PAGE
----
What the End of the Age of Oil Will Mean to the Global Economy

Editors' pick: Originally published Nov. 15.

Imagine a world of 50% annual inflation, resource wars that span the globe and energy prices skyrocketing as oil reaches $200 a barrel.

This is what the "peak oil" theory predicted. And it shaped the opinions of scientists, policymakers and the general population for decades.

Recent history has shown, however, that the peak oil theory is dead wrong. It seems like the future will be shaped by the very opposite: peak demand.

Peak oil first gained popularity through a paper by U.S. geologist M. King Hubbert in 1956. Hubbert anticipated that U.S. oil production would max out in the 1970s before declining. Global oil production would last until the year 2000 before falling away.

Hubbert's theories were based on trends found in individual oil wells and oil fields. He noticed that oil obtained from these wells rose, peaked and depleted in the shape of a bell curve. He extended that same principle to global petroleum reserves.

When U.S. oil production did indeed peak in the early 1970s, "Hubbert's peak" won broad popularity. Petroleum consumers all over the world started to panic. The consequences of peak oil would be huge: skyrocketing gasoline prices, rampant inflation and fear that the world would be dominated by the biggest oil-producing countries.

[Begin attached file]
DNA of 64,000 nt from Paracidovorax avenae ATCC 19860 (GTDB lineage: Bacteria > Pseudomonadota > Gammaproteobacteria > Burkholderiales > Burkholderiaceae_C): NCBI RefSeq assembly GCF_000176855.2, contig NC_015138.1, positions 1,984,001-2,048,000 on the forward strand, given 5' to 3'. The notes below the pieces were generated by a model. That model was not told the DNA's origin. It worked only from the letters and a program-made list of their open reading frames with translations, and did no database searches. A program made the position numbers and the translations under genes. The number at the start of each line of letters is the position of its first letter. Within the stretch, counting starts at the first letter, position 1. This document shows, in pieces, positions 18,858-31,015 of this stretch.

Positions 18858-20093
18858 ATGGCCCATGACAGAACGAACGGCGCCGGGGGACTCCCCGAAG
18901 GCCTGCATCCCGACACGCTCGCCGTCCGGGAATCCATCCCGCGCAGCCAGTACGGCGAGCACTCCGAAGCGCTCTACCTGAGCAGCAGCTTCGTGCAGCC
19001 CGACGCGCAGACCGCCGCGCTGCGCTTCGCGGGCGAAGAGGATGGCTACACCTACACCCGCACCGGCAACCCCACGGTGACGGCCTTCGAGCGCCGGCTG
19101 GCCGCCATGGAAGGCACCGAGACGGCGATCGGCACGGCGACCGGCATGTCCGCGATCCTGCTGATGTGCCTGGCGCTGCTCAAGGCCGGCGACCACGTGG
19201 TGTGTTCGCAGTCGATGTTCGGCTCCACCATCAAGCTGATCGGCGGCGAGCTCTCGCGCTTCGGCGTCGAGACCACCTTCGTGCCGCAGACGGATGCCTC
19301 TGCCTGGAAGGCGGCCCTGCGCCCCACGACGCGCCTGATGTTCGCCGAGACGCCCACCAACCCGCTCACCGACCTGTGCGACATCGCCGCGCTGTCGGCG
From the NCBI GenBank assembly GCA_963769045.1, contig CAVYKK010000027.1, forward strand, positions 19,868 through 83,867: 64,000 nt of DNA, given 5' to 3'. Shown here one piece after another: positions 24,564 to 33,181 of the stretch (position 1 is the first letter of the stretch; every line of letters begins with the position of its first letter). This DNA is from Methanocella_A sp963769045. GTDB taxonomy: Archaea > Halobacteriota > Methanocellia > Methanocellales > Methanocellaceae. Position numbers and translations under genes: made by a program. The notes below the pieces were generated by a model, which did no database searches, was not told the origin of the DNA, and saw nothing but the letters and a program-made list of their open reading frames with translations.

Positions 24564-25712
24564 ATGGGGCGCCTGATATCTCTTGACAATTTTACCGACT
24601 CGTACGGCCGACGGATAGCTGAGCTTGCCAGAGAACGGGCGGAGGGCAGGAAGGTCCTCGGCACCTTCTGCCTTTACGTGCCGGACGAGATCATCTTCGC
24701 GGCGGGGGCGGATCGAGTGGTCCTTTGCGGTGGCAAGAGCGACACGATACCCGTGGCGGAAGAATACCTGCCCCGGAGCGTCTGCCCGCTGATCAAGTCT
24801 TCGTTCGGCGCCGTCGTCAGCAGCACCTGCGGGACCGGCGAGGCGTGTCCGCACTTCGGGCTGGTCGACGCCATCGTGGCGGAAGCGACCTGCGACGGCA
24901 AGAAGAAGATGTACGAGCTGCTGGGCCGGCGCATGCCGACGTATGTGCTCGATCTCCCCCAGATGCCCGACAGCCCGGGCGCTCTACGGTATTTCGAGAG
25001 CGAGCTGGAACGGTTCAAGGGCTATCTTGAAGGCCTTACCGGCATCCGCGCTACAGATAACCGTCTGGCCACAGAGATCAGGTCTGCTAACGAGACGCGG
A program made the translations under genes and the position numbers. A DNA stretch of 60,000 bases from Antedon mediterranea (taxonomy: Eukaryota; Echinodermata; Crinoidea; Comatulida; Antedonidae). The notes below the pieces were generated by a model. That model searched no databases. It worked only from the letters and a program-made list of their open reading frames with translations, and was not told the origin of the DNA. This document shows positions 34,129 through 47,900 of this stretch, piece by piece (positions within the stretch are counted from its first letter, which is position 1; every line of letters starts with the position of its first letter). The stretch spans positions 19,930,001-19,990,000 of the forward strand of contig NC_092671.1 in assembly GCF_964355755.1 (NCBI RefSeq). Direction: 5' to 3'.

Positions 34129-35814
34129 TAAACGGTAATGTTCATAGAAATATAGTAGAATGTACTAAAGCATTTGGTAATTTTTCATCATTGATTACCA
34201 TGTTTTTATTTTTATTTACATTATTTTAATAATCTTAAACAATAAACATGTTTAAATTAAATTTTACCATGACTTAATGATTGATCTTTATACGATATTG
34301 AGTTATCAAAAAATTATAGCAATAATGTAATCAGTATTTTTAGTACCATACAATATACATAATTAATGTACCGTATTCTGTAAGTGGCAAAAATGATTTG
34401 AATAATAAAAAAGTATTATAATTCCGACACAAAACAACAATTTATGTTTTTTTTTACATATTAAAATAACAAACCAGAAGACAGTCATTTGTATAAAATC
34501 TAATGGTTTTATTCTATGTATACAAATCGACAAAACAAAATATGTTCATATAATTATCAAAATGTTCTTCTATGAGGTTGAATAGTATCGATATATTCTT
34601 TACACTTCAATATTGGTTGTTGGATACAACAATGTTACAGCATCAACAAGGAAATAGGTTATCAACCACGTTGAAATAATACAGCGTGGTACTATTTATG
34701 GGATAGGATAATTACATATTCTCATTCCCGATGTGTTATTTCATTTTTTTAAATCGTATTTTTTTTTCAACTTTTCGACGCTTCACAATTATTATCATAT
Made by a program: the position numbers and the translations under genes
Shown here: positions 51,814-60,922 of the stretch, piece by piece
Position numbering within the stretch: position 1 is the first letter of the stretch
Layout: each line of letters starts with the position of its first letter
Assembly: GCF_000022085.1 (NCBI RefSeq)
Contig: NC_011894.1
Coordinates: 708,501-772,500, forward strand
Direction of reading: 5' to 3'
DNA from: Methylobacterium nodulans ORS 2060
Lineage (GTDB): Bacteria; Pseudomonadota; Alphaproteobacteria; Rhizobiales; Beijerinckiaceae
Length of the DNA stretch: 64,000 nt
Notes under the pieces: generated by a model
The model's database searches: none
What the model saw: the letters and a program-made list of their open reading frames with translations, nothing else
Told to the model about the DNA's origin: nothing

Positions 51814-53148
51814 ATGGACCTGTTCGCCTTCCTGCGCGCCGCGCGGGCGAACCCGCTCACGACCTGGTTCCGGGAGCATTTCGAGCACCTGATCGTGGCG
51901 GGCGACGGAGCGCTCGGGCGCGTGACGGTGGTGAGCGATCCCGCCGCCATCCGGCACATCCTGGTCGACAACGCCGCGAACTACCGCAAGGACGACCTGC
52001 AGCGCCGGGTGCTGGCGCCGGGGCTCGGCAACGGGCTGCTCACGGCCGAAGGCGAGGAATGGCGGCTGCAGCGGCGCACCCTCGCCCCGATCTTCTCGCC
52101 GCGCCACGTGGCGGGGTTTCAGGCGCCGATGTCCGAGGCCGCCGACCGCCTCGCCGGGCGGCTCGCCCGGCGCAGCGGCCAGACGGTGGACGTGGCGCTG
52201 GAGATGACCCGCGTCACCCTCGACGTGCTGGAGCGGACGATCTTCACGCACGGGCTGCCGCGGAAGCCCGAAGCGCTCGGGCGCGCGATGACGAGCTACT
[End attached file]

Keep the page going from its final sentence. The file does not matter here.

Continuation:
Proponents of peak oil thought that the world's oil production had hit its maximum and was on terminal decline. Their fear was that soon there would be no more oil to take out of the ground. They felt that this end of oil could happen within 30 to 50 years.

While supply dwindled away, demand for energy would only grow as the world's population expanded. This would cause oil-poor nations' economies to crash while oil-rich countries would become increasingly powerful. Energy demand and petroleum prices would rise to unsustainable levels.

Fearing a future with less oil and higher energy prices, governments and entrepreneurs soon began research on renewable, alternative energy sources.


But peak oil is no longer a threat. Those who planned for a future based on this theory, including investors, governments and energy companies, must face a new reality. The global economy will be dictated by falling oil demand, not falling oil production.

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